SAN DIEGO -- Sharp HealthCare nurses are preparing to strike on Monday after last-minute negotiations failed on Friday.
Sharp HealthCare announced on Thanksgiving Day that the Sharp Professional Nurses Network and United Nurses Associations of California had proposed they will not go on strike if Sharp requires all new nurses to pay union dues, and fire all those who do not.
"They want us to agree to a closed shop, but we're not going to," Sharp spokesman John Cihomsky told 10News at the time.
Sharp Healthcare and nursing union representatives met Friday in advance of a planned three-day strike.
The union sent a news release late Friday stating negotiations had failed.
"Sharp has a serious problem recruiting and retaining its nurses," the statement read. "We have consistently said that a series of core issues need to be addressed to tackle the ongoing recruitment and retention challenge."
The union plans to announce a strike Monday, Nov. 28 at 7 a.m.
"Clearly, the union's desire for a closed shop and the money it would net outweighs their commitment to assuring the nurses they represent do not experience the economic loss that accompanies a strike and the potential impact a strike can have on their patients and the community," Dan Gross, Sharp executive vice president said.
Sharp executives said they have contracted with a firm to provide trained nurses during any walkout.
Sharp claims the union offered to call off the strike this week if Sharp had agreed to a counteroffer in which new nurses would be required to pay union dues and those who did not would be fired.
In an email to 10News Saturday, Jeff Rogers, a spokesperson for United Nurses, denied that such an offer was made.
"It is false and directly contradicts the union’s position," Rogers wrote.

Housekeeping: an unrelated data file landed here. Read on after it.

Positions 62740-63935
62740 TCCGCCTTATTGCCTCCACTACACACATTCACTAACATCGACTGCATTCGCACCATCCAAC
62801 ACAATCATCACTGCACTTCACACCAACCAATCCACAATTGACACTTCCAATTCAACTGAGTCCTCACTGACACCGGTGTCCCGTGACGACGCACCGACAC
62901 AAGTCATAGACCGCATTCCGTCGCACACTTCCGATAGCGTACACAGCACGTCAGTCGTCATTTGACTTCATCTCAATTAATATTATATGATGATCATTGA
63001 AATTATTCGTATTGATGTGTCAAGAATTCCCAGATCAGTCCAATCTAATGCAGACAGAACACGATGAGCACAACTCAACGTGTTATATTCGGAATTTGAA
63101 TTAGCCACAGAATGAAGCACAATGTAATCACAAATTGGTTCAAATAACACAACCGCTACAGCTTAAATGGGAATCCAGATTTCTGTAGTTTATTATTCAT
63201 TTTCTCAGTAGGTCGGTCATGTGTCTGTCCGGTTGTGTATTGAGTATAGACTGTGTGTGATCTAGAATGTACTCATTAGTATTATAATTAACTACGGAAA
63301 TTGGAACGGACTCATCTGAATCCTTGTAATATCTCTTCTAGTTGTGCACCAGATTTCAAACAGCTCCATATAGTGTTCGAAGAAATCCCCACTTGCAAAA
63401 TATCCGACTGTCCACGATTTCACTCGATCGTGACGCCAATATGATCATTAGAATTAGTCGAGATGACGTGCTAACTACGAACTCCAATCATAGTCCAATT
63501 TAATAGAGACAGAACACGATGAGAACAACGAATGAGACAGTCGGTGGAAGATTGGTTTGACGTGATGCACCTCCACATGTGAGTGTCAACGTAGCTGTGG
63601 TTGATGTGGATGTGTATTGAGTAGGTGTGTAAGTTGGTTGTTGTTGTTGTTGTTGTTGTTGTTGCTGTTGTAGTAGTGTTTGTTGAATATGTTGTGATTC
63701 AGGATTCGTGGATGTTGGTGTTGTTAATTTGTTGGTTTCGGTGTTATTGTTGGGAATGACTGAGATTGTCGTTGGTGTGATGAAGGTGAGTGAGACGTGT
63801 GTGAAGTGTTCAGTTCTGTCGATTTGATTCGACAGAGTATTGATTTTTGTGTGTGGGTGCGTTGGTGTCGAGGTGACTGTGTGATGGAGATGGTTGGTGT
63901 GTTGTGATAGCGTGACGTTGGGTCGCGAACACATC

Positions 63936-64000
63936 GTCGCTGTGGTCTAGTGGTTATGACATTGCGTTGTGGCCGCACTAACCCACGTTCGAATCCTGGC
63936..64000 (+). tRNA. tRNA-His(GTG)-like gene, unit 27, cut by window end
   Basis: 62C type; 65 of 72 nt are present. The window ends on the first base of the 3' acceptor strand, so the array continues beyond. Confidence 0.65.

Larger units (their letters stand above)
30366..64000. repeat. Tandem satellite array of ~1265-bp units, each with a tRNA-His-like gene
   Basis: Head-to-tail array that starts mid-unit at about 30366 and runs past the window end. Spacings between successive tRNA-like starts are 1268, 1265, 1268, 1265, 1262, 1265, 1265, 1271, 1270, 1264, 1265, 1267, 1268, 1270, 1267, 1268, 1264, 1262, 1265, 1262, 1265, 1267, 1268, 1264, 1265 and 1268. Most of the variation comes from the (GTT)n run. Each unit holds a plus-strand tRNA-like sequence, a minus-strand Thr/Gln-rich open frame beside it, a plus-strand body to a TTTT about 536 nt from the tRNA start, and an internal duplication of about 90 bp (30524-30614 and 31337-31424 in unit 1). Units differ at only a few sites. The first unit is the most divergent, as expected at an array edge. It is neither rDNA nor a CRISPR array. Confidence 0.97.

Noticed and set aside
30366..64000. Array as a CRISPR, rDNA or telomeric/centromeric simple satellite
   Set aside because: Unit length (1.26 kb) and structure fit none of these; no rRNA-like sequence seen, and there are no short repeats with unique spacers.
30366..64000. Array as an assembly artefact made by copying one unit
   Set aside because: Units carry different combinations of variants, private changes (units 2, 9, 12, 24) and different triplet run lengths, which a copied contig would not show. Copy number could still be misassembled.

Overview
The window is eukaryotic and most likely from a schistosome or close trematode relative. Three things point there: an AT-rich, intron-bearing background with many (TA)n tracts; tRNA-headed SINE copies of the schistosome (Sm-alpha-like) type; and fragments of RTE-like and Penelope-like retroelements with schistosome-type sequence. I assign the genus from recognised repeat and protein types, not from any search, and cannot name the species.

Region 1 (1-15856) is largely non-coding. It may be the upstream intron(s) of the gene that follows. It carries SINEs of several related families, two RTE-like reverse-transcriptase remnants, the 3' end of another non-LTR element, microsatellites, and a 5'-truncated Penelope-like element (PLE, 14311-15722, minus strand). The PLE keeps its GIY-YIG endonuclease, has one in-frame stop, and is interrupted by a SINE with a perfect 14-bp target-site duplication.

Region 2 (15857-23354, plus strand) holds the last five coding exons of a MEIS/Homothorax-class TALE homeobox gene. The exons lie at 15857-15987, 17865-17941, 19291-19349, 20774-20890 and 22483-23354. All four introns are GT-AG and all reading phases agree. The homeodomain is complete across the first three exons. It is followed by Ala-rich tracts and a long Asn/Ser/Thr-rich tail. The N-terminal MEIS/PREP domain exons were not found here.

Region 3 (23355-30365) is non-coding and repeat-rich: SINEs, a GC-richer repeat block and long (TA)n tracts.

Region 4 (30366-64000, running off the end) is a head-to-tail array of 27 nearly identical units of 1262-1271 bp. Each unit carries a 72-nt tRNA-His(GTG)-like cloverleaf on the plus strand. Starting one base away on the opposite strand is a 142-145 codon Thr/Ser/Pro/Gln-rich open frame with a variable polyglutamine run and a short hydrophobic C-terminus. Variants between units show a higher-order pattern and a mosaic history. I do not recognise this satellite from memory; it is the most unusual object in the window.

According to a company statement, Sharp remains "committed to individual choice for its nurses when it comes to paying dues."
The nurses intend to return to work Thursday.
The union delivered the required 10-day notice to the hospital chain's management on Nov. 17, a week after 98 percent of around 2,200 Sharp nurses who cast ballots rejected the company's latest bargaining offer.
One core issue listed by the union is pay, which union officials say is not in line with other large San Diego health care companies.
A second core issue is how to deal with cancellations when a nurse reports for his or her regularly-scheduled shift and is sent home.
Other issues include union representatives having access to the nurses in the hospitals and requiring employees to join the union.
Sharp officials said they had "offered numerous concessions and enhancements to previous proposals," which included changes in compensation and union representative access to hospitals.
Sharp previously offered to hike base pay by 16 to 26 percent over a three-year period, with nearly half implemented in the first year, according to the company.
However, union President Christina Magnusen said that was not entirely accurate.
"Only a quarter of the nurses could get that raise, at most," Magnusen said. "It's subject to management favoritism.
Some nurses could actually see pay cuts under that proposal and raises gained one year could be taken away the next. Clearly, it's not going to recruit and retain strong nurses."
According to Sharp, a report from the California Hospital Association found that the chain's 2015 full- and part-time nursing turnover rate was 8.4 percent, the lowest in San Diego County -- and this year's numbers were about the same.